Inside Kagame's message on good neighbourliness

Some of the diplomats during the Diplomatic Luncheon hosted by President Paul Kagame at Kigali Convention Centre on Wednesday, January 29. Village Urugwiro

At the annual Diplomatic Corps Luncheon on January 29, President Paul Kagame delivered a candid speech explaining the Uganda-Rwanda crisis.

Kagame underscored that it is bad neighbourliness that "closed" the border between the two countries, which he illustrated through analogy regarding his relationship with neighbours at his private home in Rwanda’s eastern province. 

“Where I live,” Kagame began, “an hour away by road, I have a neighbour. If you remove the existing border, the one on his other side becomes the new neighbour. Depending on how I treat my neighbour, or how the neighbour treats me, we can have freedom of movement or a relationship, and so forth. But if my neighbour tells me, ‘if I find you in my home compound, I will do something to you, what results is you are now creating a border, a line between your home and mine. Just by the statement, you already created a border between these families.”

This kind of relationship, Kagame said, “is what happened between Rwanda and Uganda,” where a bad neighbour created a border “between two families,” through persistent harassment:

“We have had hundreds of Rwandans arrested in Uganda,” Kagame elaborated.

“We have raised this matter with Ugandan authorities. We have families coming and appealing to us asking why don’t you ask Uganda to release our people? And that matter has been raised with Uganda repeatedly, several times, by different layers of our administration. I myself travelled there. The families of these people in prison are asking me what I am doing to have their people released and brought back home: These are people who travelled there for business, students studying there,” Kagame told his keenly attentive audience about his efforts with the authorities in Uganda. “But nothing happened!” an exasperated Kagame conceded.

Kagame did the only thing he could do.  “Because of that,” he said referring to Uganda’s indifference to the suffering of Rwandans, “we had to tell Rwandans that the only thing I can do now is tell you not to go to Uganda - those who have not been arrested yet. Just stop going there because if you go there, I have no control. The only thing I can do is advise you not to go there. But we did not stop Ugandans from coming here. They have been coming,” he noted, referring to the fact that two of the three borders (Cyanika and Kagitumba) with Uganda have remained fully operational despite Uganda’s obsession with the Gatuna border.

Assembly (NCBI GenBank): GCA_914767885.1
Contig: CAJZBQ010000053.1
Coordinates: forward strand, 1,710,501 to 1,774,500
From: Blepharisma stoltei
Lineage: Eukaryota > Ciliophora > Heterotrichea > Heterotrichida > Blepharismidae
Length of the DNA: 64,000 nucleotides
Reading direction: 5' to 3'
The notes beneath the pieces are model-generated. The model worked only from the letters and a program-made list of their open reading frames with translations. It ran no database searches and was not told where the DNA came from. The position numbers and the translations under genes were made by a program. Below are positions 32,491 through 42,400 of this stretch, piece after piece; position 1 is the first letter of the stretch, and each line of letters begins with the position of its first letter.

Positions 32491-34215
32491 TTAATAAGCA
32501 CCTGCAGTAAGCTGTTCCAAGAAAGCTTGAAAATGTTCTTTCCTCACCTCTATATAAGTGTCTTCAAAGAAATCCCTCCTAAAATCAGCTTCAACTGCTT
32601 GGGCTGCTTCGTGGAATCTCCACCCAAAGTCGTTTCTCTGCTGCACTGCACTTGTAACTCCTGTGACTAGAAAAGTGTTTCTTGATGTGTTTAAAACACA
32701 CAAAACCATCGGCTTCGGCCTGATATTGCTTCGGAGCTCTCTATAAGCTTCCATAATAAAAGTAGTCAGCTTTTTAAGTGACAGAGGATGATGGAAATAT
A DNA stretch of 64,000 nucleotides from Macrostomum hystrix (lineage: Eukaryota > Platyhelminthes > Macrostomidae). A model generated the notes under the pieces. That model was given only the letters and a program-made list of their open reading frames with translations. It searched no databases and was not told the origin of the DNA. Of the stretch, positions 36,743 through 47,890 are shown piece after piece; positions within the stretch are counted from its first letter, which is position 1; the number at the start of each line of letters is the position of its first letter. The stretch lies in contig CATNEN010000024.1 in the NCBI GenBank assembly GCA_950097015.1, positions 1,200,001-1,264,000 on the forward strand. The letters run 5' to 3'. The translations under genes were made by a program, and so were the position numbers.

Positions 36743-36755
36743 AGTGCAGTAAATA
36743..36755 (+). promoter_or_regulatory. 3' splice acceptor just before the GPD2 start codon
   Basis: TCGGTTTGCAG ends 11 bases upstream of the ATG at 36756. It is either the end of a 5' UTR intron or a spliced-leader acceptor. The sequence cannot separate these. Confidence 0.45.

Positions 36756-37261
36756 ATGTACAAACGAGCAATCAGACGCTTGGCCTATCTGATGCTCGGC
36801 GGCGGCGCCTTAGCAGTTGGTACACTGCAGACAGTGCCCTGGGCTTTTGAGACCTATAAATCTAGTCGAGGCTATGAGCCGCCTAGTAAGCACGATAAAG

Integration is not about slogans

If regional integration was about slogans alone, the East African Community would already be a fully-fledged political entity. Unfortunately, it’s actions – not sloganeering – that is needed: it's good neighbourliness.

“Amidst all this, there is so much talk about integration. Yes, we can have as many lectures for as long as you want about integration but integration of regions and communities does not happen because you are making a slogan about it. No, it happens because you are actually doing the right thing that actually needs to be done in order for that to be realized: treat your neighbour as you want them to treat you. You can’t just hunt down people from the neighbouring country and then you go back and say, "No, no, no; these border issues are ‘rubbish’ and ‘nonsense.’ NO, what is more nonsense is what you do to your neighbour that actually creates that barrier. “